Lomenzo: It turned out, you know, it wasn't as organic as other bands I've been in; it was definitely a very delineated way of doing things. Dave's mind seems to work that way which is kind of cool. I think if you listen to his guitar style, it almost shows itself and everything is kind of compartmentalized. So, that was good, and it brought me more away from the blues and more into pattern-oriented music which is actually a great brain exercise. It keeps you from atrophying because you have to remember what you played three or four parts ago and then throw it away and play something completely different. Did you learn anything from that process that you brought to the recording of "Endgame"?

Lomenzo: "Endgame" was a completely different animal. At that point, we had played some of the riffs live; some of them, not too many. So I kinda knew where we were going. Dave made this staunch announcement before we proceeded with it and told me, "I just want you to do the British metal thing." And I said, "Well, that's basically holdin' it down." He goes, "Yeah, that's what I want." That does seem like a bit of a departure for Dave.

Lomenzo: And I didn't mind it; I thought those were cool marching orders 'cause we had just come off with JUDAS PRIEST and I'm such a fan of Ian's [Hill, bassist] because he really lets loose that great big attention. And I said, "The only caveat I would make on that is I've got to have that great suffering bass amp sound" because that kind of sells the attitude. And he goes, "You'll have that; you'll have that." So, yeah, we went in and did it that way. Dave started going through this organizational process for weeks. Just finding old riffs that were on tapes and I was helping him in the studio pulling out old tapes of old rehearsals and finding these little gemmy things that he hadn't touched or thought about for years. And so we started bringing that in and running to the practice room and throw one riff over the next. Again, less organic but certainly a good methodology especially for MEGADETH's kind of music. You've kind of talked all around it but how much freedom does Dave allow you in terms of coming in with bass parts and different sections?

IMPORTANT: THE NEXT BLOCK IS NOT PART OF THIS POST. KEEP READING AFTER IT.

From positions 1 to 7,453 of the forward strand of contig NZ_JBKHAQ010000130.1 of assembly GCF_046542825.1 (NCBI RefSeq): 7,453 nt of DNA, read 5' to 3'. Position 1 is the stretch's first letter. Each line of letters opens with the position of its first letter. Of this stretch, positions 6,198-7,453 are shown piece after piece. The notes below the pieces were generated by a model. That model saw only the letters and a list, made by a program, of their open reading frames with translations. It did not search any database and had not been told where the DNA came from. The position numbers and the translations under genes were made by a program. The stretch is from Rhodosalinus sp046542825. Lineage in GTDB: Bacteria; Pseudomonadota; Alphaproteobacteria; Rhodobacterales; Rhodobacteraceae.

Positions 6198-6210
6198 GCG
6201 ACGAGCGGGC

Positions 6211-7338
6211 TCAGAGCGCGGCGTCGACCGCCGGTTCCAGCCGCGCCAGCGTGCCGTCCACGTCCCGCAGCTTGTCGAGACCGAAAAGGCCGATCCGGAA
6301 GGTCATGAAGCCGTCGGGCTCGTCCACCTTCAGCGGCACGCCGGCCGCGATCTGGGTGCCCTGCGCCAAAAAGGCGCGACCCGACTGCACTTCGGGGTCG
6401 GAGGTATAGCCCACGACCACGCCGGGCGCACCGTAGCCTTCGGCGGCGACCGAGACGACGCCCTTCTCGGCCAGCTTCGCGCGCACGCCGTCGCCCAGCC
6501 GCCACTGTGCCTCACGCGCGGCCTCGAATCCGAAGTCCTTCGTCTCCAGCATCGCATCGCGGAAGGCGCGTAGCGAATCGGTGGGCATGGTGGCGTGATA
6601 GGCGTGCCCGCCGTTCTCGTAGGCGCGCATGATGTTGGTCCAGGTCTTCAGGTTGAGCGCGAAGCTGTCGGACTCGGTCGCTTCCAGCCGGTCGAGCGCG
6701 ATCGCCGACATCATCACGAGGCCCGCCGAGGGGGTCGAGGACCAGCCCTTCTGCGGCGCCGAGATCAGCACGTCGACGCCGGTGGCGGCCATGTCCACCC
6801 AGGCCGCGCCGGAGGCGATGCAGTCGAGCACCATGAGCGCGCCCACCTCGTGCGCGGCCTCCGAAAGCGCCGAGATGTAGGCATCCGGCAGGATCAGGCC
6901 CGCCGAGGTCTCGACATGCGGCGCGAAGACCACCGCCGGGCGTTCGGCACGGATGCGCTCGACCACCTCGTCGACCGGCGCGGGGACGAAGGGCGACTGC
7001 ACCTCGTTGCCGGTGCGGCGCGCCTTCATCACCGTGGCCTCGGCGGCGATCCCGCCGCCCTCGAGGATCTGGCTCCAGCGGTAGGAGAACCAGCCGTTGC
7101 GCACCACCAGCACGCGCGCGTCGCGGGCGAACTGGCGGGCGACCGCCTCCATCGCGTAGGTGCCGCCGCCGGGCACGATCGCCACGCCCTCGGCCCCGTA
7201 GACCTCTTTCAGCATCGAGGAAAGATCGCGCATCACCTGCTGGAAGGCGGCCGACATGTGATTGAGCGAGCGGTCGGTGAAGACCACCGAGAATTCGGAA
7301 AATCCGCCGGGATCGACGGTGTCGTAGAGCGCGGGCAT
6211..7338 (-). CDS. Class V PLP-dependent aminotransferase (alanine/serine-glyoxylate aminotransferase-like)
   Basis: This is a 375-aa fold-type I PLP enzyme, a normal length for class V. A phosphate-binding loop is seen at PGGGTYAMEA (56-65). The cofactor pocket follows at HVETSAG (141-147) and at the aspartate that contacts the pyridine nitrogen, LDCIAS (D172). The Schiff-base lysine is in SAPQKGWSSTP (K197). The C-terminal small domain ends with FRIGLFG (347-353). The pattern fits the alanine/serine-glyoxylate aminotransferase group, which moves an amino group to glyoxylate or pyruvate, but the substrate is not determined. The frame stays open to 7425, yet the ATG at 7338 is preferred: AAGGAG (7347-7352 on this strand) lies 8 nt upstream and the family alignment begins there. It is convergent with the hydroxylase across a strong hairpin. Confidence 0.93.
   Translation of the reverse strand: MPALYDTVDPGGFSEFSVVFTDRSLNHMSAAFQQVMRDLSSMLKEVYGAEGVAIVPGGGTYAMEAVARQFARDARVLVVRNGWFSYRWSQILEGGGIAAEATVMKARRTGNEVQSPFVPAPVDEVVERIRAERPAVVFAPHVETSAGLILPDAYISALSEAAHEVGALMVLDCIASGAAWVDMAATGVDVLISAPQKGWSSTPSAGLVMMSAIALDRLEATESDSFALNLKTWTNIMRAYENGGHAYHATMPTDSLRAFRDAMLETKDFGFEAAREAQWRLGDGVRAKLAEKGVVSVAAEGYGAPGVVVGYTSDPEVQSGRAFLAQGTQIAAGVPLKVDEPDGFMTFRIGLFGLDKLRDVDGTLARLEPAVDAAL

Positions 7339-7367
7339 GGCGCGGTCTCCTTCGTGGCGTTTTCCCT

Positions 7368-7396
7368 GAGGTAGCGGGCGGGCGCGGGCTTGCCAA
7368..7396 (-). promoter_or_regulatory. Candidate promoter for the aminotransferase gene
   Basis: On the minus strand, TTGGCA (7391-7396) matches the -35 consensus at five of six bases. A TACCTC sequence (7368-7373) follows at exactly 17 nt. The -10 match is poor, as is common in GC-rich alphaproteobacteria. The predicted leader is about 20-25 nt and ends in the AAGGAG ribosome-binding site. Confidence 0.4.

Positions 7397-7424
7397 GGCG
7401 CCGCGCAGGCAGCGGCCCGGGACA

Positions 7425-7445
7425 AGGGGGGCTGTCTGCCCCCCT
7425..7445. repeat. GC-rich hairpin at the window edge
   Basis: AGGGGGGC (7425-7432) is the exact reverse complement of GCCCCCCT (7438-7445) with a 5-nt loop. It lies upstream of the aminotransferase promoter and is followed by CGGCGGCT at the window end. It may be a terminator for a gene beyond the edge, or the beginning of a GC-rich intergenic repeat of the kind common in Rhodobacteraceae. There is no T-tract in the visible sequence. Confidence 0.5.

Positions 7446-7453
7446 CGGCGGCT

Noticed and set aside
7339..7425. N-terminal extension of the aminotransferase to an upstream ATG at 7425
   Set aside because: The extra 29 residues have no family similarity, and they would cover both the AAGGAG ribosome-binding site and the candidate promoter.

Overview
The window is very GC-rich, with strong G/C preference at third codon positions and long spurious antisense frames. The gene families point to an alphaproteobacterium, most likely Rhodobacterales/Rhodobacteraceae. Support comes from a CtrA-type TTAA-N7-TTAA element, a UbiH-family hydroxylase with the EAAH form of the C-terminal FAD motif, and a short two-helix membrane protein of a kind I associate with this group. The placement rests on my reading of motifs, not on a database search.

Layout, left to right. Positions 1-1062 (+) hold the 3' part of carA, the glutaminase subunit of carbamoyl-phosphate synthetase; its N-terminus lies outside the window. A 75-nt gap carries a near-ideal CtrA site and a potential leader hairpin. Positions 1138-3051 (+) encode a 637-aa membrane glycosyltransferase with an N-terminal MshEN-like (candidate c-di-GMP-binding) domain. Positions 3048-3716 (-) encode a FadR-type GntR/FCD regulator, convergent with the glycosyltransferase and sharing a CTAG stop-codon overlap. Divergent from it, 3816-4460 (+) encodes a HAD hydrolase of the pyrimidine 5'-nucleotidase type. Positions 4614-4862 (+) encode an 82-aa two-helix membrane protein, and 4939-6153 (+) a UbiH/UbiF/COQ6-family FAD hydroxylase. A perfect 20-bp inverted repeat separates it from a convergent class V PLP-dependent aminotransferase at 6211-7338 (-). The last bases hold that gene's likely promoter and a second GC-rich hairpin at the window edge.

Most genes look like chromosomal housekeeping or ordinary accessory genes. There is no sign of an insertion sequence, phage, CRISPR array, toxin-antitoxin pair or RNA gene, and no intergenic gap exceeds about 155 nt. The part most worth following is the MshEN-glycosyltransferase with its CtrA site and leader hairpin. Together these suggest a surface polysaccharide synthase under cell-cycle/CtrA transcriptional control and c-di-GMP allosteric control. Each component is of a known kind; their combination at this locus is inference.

Lomenzo: On this one, he kept saying, "Go ahead, man, go for it. Try it; go for it." And we just kept coming back to what was there and not because for lack of ideas. I think it just had to do with the space for measure-by-measure. I mean there's so much guitar riffing on this record, that there isn't too much pulling away that I can do. The drums seem to sit in a certain spot, too, and so most players will tell you, "You're the bridge between the rhythm and the chordal fusion of the thing" and you're trying to find that bridge between the two. There's not a lot of space here even for some of the more half-tempo songs. And so half the time I'd be there with Andy [Sneap, producer] and Dave would be around and we'd try and stretch things out and Andy would go, "What do you think?" And I'd have to agree with him. "It just sounds good, lay it in." It's one of those records. At the end of the day, how demanding was Dave as a bandleader? If you were 15 minutes late to a band rehearsal, would you be fined $10?

Lomenzo: No, no $10. Actually he's pretty easy; he's no different than any of the other guys I've played with in that he's a perfectionist. And it's interesting how many of these people arrive at where they are and drive their bands being this way. I could go down a list of them that I've actually played with. As far as it goes, Dave is a real sensible guy, he's a real smart guy, and he knows exactly what he wants. And I usually respond really well to that because it's much easier to know what somebody wants than to sit around and fidget all the time. But the cool thing is he's so passionate about what he does that it's a great deal for the audience. The truth of the matter is, if you've got a guy sitting out there during soundcheck and listening to the balance of the instruments on stage, it's not because he wants it to sound a certain way; he wants it to sound a certain way for the first five rows.

Read the entire interview from